When working with Windows PowerShell, you may have come across the term cmdlet and found yourself somewhat confused. Is a cmdlet something totally different from a command or is it just the PowerShell name for them? Today’s SuperUser Q&A post has the answer to a curious reader’s question.

Today’s Question & Answer session comes to us courtesy of SuperUser—a subdivision of Stack Exchange, a community-driven grouping of Q&A web sites.

The Question

SuperUser reader RBT wants to know why Windows PowerShell commands are called cmdlets:

I have been trying to figure out the nomenclature for why commands are called command-lets (cmdlets) in PowerShell. Why they are not simply called commands instead? What is the difference?

I could only guess based on this Wikipedia article about PowerShell that it might somehow be an abbreviation of the command line interface to interact with commands written in .Net.

Why are Windows PowerShell commands called cmdlets?

The Answer

SuperUser contributor LotPings has the answer for us:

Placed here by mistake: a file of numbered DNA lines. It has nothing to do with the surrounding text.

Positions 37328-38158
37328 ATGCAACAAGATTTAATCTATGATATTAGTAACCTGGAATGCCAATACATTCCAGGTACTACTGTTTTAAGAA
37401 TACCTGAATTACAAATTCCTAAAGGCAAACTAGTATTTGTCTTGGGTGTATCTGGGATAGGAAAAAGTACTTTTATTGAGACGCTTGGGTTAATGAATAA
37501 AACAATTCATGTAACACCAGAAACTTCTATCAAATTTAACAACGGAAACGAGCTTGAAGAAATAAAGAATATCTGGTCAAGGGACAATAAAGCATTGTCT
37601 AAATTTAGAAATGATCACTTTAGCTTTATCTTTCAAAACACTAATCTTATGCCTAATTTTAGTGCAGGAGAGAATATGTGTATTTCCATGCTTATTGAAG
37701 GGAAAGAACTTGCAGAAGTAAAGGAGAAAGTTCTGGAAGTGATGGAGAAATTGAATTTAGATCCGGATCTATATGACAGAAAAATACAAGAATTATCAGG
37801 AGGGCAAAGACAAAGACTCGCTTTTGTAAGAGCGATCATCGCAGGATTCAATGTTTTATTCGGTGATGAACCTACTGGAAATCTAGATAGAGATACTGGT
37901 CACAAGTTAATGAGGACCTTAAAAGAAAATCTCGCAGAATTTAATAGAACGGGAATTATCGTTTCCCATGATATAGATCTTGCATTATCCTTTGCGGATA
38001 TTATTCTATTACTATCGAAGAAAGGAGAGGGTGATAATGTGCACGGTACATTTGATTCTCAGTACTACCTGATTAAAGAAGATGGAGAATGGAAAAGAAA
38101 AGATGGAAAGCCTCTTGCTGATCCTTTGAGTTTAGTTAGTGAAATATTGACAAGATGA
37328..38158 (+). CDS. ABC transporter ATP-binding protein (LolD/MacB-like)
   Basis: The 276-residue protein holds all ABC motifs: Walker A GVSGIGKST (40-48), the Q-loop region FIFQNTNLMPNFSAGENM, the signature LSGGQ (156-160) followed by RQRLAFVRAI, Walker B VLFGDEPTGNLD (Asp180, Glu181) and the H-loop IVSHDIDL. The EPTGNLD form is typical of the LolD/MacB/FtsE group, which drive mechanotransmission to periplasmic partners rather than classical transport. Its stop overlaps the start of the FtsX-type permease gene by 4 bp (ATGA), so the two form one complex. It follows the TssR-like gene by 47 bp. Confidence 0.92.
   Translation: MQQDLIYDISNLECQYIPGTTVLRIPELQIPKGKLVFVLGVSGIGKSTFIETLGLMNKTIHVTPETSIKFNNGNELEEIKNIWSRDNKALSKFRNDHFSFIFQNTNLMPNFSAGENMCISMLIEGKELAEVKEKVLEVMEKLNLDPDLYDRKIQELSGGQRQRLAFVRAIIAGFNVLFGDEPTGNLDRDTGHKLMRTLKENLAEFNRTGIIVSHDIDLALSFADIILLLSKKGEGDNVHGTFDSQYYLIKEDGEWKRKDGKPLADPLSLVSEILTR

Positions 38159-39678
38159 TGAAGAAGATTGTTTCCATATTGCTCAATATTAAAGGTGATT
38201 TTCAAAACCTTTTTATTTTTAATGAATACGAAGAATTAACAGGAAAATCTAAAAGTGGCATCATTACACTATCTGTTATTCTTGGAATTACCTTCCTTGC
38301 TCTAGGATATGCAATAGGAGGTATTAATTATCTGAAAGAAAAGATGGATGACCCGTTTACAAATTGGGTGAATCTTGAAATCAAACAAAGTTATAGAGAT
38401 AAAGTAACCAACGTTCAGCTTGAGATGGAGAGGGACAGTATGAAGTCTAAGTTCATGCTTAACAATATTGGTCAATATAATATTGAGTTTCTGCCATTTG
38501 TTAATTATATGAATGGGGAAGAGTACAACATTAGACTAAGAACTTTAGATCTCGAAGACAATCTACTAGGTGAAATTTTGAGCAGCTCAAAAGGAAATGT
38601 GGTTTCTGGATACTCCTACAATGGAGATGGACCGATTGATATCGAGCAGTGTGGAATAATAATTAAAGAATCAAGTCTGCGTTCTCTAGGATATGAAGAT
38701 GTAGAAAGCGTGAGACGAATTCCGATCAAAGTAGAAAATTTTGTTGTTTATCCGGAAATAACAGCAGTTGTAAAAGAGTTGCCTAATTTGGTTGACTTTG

According to Microsoft:

A cmdlet is a lightweight command that is used in the Windows PowerShell environment. The Windows PowerShell runtime invokes these cmdlets within the context of automation scripts that are provided at the command line. The Windows PowerShell runtime also invokes them programmatically through Windows PowerShell APIs.

How Cmdlets Differ from Commands

Cmdlets differ from commands in other command-shell environments in the following ways:

  • Cmdlets are instances of .NET Framework classes; they are not stand-alone executables.
  • Cmdlets can be created from as few as a dozen lines of code.
  • Cmdlets do not generally do their own parsing, error presentation, or output formatting. Parsing, error presentation, and output formatting are handled by the Windows PowerShell runtime.
  • Cmdlets process input objects from the pipeline rather than from streams of text, and cmdlets typically deliver objects as output to the pipeline.
  • Cmdlets are record-oriented because they process a single object at a time.

Source: Cmdlet Overview [Microsoft]

Have something to add to the explanation? Sound off in the comments. Want to read more answers from other tech-savvy Stack Exchange users? Check out the full discussion thread here.

Akemi Iwaya
Akemi Iwaya has been part of the How-To Geek/LifeSavvy Media team since 2009. She has previously written under the pen name "Asian Angel" and was a Lifehacker intern before joining How-To Geek/LifeSavvy Media. She has been quoted as an authoritative source by ZDNet Worldwide.
Read Full Bio »